Diana Athill: Editor
This lovely handsome woman, Diana Athill, raised me from the deepest well I had yet descended, one from which daylight seemed permanently obscured. I learned about her from an article in the mid-1980s, a British editor who had discovered V. S. Naipaul, the Indian writer from Trinidad, and I was bumptious enough to imagine that publishing one Indian she might publish another.
I was then in the process of writing my first novel, working fulltime at the Sears Tower at a job that did little more than pay the bills, and ploughing through vacation days scribbling my story first into umpteen spiralbound notebooks, then to about 800 manuscript pages on my electric typewriter—and, finally (for a permanent transcript), onto the Apple IIe of a friend who gave me the keys to her house to come and go at my convenience. I would go into states of fugue on Friday nights, incurring constant headaches, backaches, wrist-cramps, emerging Monday mornings wondering what had happened to the weekends, receiving for my pains forty rejections in the space of four months from a nest of editors, agents, and publishers, dashing in months the hopes of years. Indian-Americans were not the stuff of novels, barely even on the radar of other Americans, and I sank below the water line of my well of despondence.
I experienced a syncope at work, passing out apparently in the midst of uttering gibberish, was rushed by ambulance to a hospital, suffering from an irregular heartbeat (among other things), advised to relax, and given 2 weeks from work to recuperate, during which time I recalled the article about Diana, calculating that the old colonial ties might succeed where talent, imagination, and industry had failed. I sent her my Prologue: Arab armies reducing the Persian Empire to a Persian rug juxtaposed with a striptease by an artist’s model in a small town motel room in Pennsylvania. Diana asked for the rest of the novel and I began once more to tread water in my well.
She replied shortly to say she wanted to publish the book. I would be hearing next from Tom Rosenthal, head of Andre Deutsch (the publishing house). I imagined Tom would be calling to give me a timeline toward publication, but the first thing he did was offer me an advance matching half a year’s salary at Sears. I was dumbstruck and wrote the figure on my calendar so it wouldn’t later appear to be a dream. I was silent so long that Tom asked in the deepest and Englishest of accents: “Is that not enough?” I spun out of my well and into the clouds, thanking him repeatedly because I knew nothing else to say, to which he kept replying, “No, thank you for writing your book. Thank you for writing such a fine book.”
Diana turned 70 the year we met, we remained in touch after she retired, after Andre Deutsch was no more, I made a trip to London when she was in her 90s just to see her, afraid she might not be with us much longer, but she surprised everyone, not only turning 101 years of age, but finding her last decade her most successful professionally and financially, publishing half a dozen candid well-received memoirs, republishing a book of short stories (Midsummer Night in the Workhouse) and a novel (Don't Look at Me Like That), each of which arrived in my Chicago mailbox inscribed always with love. She continued to read my manuscripts even after she retired. She was also the only person to read the first 1,800-page draft of TRIO, my book about the Schumanns and Brahms. She baptized the book with its title. Besides Naipaul, she worked with Philip Roth, Normal Mailer, John Updike, Jean Rhys, Simone de Beauvoir, Jack Kerouac, and Margaret Atwood among countless others, many of whom might also have been rescue writers like myself. Among other awards she received the Order of the British Empire (OBE) in 2009 for services to literature.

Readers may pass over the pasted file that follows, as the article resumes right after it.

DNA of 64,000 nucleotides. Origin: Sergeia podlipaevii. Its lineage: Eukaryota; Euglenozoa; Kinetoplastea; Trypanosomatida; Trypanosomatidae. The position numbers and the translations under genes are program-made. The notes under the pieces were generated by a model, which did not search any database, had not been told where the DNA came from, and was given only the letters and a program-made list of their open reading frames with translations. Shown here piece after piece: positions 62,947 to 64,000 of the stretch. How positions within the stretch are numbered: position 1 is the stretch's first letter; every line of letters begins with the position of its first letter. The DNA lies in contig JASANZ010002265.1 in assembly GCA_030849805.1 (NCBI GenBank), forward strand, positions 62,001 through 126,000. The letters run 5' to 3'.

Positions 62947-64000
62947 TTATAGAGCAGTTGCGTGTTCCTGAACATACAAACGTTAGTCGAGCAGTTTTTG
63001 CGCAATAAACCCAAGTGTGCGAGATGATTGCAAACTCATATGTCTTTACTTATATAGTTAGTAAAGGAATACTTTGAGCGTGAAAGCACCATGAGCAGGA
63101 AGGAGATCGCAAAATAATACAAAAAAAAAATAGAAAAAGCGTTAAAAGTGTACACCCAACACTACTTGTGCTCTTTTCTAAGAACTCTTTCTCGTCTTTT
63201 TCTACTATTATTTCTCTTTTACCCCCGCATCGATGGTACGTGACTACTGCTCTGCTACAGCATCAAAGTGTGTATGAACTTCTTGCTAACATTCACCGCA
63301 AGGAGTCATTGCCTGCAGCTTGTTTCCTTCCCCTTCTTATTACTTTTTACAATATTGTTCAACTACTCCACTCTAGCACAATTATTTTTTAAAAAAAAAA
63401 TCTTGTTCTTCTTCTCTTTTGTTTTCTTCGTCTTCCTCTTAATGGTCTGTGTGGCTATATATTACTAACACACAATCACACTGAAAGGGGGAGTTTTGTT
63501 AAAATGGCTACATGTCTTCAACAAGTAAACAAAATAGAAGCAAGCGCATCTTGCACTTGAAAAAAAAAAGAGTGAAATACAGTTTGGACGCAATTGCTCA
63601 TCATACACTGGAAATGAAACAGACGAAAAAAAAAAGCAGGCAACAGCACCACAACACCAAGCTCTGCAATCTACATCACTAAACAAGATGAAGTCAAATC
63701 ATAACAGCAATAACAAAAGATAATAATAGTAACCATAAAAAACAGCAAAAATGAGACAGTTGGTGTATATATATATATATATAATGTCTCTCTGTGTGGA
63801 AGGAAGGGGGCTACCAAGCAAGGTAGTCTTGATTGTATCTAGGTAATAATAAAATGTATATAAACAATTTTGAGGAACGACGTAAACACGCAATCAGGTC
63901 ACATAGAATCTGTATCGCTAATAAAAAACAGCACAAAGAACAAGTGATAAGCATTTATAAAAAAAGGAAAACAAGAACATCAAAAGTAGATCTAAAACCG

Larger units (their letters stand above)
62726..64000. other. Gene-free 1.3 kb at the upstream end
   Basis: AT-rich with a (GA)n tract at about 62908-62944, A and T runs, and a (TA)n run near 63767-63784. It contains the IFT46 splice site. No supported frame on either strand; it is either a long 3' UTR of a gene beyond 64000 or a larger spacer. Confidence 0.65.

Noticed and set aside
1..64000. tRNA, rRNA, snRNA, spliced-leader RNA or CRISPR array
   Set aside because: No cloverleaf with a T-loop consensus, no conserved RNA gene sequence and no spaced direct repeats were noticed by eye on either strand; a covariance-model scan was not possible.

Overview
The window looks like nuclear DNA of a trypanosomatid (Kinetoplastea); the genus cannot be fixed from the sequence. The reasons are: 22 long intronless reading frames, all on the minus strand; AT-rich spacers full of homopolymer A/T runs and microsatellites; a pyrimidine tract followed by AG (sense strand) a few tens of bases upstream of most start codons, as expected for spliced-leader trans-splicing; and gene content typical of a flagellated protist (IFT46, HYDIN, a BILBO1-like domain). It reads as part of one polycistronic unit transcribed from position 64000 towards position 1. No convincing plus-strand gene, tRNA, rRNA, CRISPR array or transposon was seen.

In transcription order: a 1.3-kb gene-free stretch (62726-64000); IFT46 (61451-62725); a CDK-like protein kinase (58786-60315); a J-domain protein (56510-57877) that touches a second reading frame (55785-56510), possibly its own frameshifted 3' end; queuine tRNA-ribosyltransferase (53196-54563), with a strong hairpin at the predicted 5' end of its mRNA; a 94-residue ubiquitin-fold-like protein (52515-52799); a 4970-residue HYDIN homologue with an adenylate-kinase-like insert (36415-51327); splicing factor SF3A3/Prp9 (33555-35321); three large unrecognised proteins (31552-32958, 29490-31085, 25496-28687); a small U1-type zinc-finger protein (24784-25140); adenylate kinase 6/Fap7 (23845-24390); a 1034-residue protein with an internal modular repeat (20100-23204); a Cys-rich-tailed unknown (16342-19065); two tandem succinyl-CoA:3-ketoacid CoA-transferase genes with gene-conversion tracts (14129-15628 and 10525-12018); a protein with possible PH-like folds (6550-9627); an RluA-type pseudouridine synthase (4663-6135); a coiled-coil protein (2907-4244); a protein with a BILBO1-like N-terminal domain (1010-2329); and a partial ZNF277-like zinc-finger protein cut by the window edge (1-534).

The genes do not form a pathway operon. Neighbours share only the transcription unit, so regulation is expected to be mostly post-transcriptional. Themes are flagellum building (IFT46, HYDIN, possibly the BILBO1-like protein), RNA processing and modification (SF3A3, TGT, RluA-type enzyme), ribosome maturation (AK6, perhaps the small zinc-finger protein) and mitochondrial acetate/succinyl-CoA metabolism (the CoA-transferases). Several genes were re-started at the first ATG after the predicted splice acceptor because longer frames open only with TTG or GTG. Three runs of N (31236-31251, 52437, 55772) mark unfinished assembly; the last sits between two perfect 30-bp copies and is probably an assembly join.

I once received a rejection from an editor saying: “I found the novel fascinating, exceedingly well written, psychologically astute, and a vivid, immediate, rich, complex, flesh-and-blood recreation … but I’m tired of doing deals with small publishers for books that the larger publishers are too risk-averse to take on.” This avaricious editor was nothing like Diana who once complained to me about the rubbish they sometimes published in order to keep worthwhile books afloat—or, as Andre Deutsch (the publisher) phrased it: “These idiotic printers and binders are trying to prevent me from publishing truly essential books which the world needs and which will end by making enough money to pay them all and to spare.”